So what would you do? You’d realize Carlos wasn’t the top of the food chain, and start looking at your evidence in a different way, maybe change the focus of your investigation. And you’d pay more attention to traffic going to certain places. And you’d try to get an undercover introduced to Gilberto as his new dealer. You weren’t being spoon-fed evidence, but being clued in on where to look for it and what it might mean.

The Reuters article everyone’s citing quotes former DEA agent Finn Selander as saying “It’s just like laundering money — you work it backwards to make it clean,” in reference to a practice called “parallel construction.” He makes it sound like law enforcement obtained its trial evidence illegally, and then went back and tried to think up a way to make it look admissible. That would indeed be cause for much concern. And you’re kidding yourself if you don’t think that’s something police do on a daily basis.

But that’s not what “parallel construction” means. It means “dammit, I have this evidence that I cannot use. Is there another way to go get this evidence that is lawful? Why yes there is! Let me go do that now.”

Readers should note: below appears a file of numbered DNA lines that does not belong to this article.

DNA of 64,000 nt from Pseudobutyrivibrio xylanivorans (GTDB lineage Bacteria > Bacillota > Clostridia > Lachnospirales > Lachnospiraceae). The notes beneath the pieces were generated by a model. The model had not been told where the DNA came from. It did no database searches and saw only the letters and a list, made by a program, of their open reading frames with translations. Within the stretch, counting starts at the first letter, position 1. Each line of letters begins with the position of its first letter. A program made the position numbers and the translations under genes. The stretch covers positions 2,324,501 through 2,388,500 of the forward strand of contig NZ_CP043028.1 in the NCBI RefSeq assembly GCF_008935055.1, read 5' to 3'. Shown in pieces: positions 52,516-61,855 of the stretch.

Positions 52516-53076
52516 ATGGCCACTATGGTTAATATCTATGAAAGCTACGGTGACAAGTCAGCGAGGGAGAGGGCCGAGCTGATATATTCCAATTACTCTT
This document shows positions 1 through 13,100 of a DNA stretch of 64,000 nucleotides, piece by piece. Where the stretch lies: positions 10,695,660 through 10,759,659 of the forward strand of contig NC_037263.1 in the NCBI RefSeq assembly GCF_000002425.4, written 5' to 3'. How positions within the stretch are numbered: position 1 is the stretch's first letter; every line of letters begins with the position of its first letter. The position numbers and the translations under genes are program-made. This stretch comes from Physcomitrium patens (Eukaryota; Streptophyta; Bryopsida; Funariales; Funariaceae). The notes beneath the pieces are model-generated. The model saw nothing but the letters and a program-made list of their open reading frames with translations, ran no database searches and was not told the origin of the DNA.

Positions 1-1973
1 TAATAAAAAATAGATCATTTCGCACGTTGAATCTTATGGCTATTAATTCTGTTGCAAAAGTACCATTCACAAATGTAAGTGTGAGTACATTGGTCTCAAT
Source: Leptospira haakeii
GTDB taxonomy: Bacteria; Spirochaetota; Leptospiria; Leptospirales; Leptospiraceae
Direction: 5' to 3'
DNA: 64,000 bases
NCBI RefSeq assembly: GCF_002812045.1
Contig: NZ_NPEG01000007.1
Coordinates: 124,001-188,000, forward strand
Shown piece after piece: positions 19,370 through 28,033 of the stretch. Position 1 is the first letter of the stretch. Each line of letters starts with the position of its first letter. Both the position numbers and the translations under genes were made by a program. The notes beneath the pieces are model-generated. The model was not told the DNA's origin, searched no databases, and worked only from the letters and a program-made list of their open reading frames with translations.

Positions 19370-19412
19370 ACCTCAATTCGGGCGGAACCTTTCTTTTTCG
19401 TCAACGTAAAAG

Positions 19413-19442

So let’s say you know that a blue van with Florida plates XXX-XXXX will be going up I-95 this weekend, loaded with heroin in a variety of clever traps. But you can’t just pull it over because you can’t introduce that information in court for whatever reason. Instead, you follow it in a series of unmarked cars, until it makes a moving violation. Which is very likely to happen, no matter how careful the driver is (it’s practically impossible to travel very far without committing some moving violation or other). You now have a lawful basis to pull the van over. And a dog sniff doesn’t even count as a Fourth Amendment search, so out comes the convenient K-9. And tada! Instant lawful search and seizure, and the original reason why you were following him is not only unnecessary but irrelevant.